|COSTELLO, R - OREGON STATE UNIVERSITY|
|SULLIVAN, D - OREGON STATE UNIVERSITY|
|STRIK, B - OREGON STATE UNIVERSITY|
|OWEN, J - VIRGINIA POLYTECHNIC INSTITUTION & STATE UNIVERSITY|
Submitted to: HortScience
Publication Type: Peer Reviewed Journal
Publication Acceptance Date: 3/22/2019
Publication Date: 6/1/2019
Citation: Costello, R.C., Sullivan, D.M., Bryla, D.R., Strik, B.C., Owen, J. 2019. Compost feedstock and compost acidification affect growth and mineral nutrition in northern highbush blueberry. HortScience. 54(6):1067-1076. https://doi.org/10.21273/HORTSCI13599-18.
Interpretive Summary: Northern highbush blueberry is adapted to well-drained, acidic soils with high organic matter content. Acidic organic materials such as pine bark or coniferous sawdust are therefore usually mixed in the soil prior to planting blueberry and are often applied as surface mulch as well. However, due to increasing competition for these products by other industries, bark and sawdust are becoming less available for blueberry production and more expensive for growers to apply. Composts may provide an alternative source of organic matter for blueberry and can be produced from local organic wastes for little or no expense. Municipalities, for example, create and distribute composts created from yard debris, leaf litter, food waste, and wastewater treatment by-product (“biosolids”) feedstocks. The objective of the present study was to determine the effects of sulfur-acidified and non-acidified composts on plant growth and nutrient uptake in highbush blueberry. A wide range of composts were evaluated, including five plant-based composts produced from grass hulls, mint hay, chipped leaves, yard debris, and decomposed bark, two animal-based composts produced from horse manure and separated dairy solids, and three mixed compost products. Among the composts, horse manure and most plant-based composts, including grass:mint, leaves, yard debris, and bark, produced the most plant growth, while mint and those made from dairy manure produced the least. In general, composts with pH < 7.5 produced more shoot growth than those with higher pH. Adding elemental S to the compost prior to planting was also beneficial to blueberry.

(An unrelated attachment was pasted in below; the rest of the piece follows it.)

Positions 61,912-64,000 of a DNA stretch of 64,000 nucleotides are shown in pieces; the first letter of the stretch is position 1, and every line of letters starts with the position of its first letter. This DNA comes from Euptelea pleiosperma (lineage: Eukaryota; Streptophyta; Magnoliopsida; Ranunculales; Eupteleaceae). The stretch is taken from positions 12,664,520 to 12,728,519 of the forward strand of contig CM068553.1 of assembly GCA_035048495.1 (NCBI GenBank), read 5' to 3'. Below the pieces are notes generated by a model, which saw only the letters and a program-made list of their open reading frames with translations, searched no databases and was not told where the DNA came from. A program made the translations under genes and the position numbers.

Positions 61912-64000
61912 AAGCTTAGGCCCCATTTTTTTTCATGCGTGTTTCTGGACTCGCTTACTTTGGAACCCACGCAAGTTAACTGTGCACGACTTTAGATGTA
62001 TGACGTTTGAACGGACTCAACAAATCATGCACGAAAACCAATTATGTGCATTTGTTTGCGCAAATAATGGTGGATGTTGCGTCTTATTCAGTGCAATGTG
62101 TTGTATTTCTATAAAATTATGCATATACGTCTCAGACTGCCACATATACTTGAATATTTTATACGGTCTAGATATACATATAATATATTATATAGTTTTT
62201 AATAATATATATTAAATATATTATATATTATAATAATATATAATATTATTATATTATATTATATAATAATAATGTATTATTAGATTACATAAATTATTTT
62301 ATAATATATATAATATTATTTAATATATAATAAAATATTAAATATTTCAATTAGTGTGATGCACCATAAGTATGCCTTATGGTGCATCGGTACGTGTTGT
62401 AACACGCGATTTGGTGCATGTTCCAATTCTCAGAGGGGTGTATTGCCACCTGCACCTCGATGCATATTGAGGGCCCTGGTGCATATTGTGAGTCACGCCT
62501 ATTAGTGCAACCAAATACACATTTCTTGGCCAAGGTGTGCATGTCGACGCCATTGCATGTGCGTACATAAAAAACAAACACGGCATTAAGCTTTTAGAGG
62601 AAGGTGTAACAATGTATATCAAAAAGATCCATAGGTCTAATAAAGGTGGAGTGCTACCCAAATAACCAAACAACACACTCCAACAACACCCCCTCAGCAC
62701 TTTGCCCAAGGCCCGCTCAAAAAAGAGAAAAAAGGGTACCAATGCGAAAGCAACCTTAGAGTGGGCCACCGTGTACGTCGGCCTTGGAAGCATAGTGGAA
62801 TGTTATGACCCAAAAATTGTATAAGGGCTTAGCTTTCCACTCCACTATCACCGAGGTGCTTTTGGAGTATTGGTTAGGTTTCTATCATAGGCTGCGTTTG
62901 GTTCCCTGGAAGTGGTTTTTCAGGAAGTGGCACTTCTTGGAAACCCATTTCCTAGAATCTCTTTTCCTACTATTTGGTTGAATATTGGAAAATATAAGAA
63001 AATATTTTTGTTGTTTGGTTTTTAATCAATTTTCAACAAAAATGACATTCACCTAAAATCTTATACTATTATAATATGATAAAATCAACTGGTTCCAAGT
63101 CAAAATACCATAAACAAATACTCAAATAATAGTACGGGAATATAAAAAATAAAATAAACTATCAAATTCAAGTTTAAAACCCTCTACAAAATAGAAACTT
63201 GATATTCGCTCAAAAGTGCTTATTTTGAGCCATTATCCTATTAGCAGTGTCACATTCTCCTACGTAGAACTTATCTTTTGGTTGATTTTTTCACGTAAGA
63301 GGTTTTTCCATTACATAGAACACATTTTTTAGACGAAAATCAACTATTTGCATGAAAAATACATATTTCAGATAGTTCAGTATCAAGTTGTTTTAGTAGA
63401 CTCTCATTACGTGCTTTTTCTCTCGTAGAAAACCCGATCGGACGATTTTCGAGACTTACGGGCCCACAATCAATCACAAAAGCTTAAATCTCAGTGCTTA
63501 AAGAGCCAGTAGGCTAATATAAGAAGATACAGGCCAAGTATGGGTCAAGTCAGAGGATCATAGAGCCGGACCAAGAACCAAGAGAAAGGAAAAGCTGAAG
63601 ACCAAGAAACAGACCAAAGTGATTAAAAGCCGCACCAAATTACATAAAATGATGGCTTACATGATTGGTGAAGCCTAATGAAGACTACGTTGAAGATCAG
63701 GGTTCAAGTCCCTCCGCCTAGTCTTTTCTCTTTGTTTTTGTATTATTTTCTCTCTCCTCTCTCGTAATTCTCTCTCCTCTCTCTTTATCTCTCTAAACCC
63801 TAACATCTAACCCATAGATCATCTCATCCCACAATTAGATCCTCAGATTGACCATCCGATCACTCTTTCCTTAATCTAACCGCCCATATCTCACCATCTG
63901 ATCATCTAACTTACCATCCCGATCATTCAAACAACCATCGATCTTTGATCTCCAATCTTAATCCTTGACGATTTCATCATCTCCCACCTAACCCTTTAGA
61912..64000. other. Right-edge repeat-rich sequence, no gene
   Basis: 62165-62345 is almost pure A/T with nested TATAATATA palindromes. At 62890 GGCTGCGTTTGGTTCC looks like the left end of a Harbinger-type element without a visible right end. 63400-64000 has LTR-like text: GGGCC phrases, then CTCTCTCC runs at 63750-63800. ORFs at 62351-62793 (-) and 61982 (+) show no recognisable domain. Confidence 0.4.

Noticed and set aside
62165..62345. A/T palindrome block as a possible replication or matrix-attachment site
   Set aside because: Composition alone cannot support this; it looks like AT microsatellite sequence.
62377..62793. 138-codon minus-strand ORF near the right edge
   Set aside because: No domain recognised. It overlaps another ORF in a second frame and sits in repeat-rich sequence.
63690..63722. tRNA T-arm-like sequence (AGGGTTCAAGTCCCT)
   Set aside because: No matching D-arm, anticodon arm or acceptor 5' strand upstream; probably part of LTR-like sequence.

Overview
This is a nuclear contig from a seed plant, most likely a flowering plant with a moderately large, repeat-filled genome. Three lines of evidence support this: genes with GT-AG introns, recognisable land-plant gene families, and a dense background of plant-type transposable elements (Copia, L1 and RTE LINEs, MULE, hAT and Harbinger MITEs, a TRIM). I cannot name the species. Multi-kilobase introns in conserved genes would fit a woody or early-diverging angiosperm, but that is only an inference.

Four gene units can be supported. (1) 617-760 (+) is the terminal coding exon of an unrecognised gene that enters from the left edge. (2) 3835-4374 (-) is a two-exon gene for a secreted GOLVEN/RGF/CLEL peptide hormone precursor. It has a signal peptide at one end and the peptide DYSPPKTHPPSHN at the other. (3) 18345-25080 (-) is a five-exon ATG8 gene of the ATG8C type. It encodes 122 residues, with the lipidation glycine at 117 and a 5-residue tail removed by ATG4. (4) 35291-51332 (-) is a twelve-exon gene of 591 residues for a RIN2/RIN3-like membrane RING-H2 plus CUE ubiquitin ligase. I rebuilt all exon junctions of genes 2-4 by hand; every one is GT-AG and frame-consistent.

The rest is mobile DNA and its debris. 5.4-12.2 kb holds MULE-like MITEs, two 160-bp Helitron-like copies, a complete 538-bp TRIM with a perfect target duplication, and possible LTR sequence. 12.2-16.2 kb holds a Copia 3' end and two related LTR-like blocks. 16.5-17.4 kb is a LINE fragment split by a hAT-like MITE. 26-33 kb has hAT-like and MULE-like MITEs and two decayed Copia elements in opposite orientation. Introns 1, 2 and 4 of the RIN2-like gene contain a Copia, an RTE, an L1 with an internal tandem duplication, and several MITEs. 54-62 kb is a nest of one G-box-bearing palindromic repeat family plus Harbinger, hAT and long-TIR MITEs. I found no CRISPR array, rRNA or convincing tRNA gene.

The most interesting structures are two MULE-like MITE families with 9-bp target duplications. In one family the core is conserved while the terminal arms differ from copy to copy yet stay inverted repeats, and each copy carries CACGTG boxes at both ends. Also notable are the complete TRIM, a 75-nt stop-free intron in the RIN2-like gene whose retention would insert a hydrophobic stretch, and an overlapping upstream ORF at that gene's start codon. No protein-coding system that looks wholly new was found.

Technical Abstract: Ten composts created from local organic waste, including grass hulls, mint hay, chipped leaves, yard debris, decomposed bark, horse manure, separated dairy solids, and three mixed compost products were evaluated in ‘Duke’ blueberry. The objective was to determine the effects of the composts on plant growth and nutrient uptake. Each compost was either acidified or not with elemental sulfur (S) and then mixed with soil before planting. For comparison, plants were also grown in soil mixed with sawdust and in soil only. Separated dairy solids had the highest amount of available nitrogen (N) at planting, with an estimated 0.74 g/pot, while yard debris had the least, with only 0.03 g/pot. Without S, compost pH ranged from 5.4-8.1 while salinity, measured as electrical conductivity (EC), ranged from 0.4-5.0 dS/m. Adding S reduced compost pH by an average of 1.9 units but increased compost EC by an average of 1.3 dS/m. Higher EC in acidified composts was associated with increased availability of soluble nutrients. By and large, plant growth and nutrient uptake, including N, P, K, B, and Mn, were higher in soil with compost than in soil with sawdust or soil only. Among the composts, horse manure and most plant-based composts, including grass:mint, leaves, yard debris, and bark, produced the most total shoot growth, while mint without S and those made from dairy manure produced the least. Grass:mint and leaves also produced the most root growth, whereas mint and dairy manure produced the least. In general, composts with pH < 7.5 produced more shoot growth than those with higher pH, and composts with EC > 2 dS/m produced less root growth. On average, S increased shoot and root growth in the composts as well as uptake of many nutrients, including N, P, K, Ca, Mg, S, Fe, B, Mn, and Zn. Thus, despite the increase in EC, adding elemental S to compost was largely beneficial to blueberry. Plant response to the composts, however, was not affected by compost N.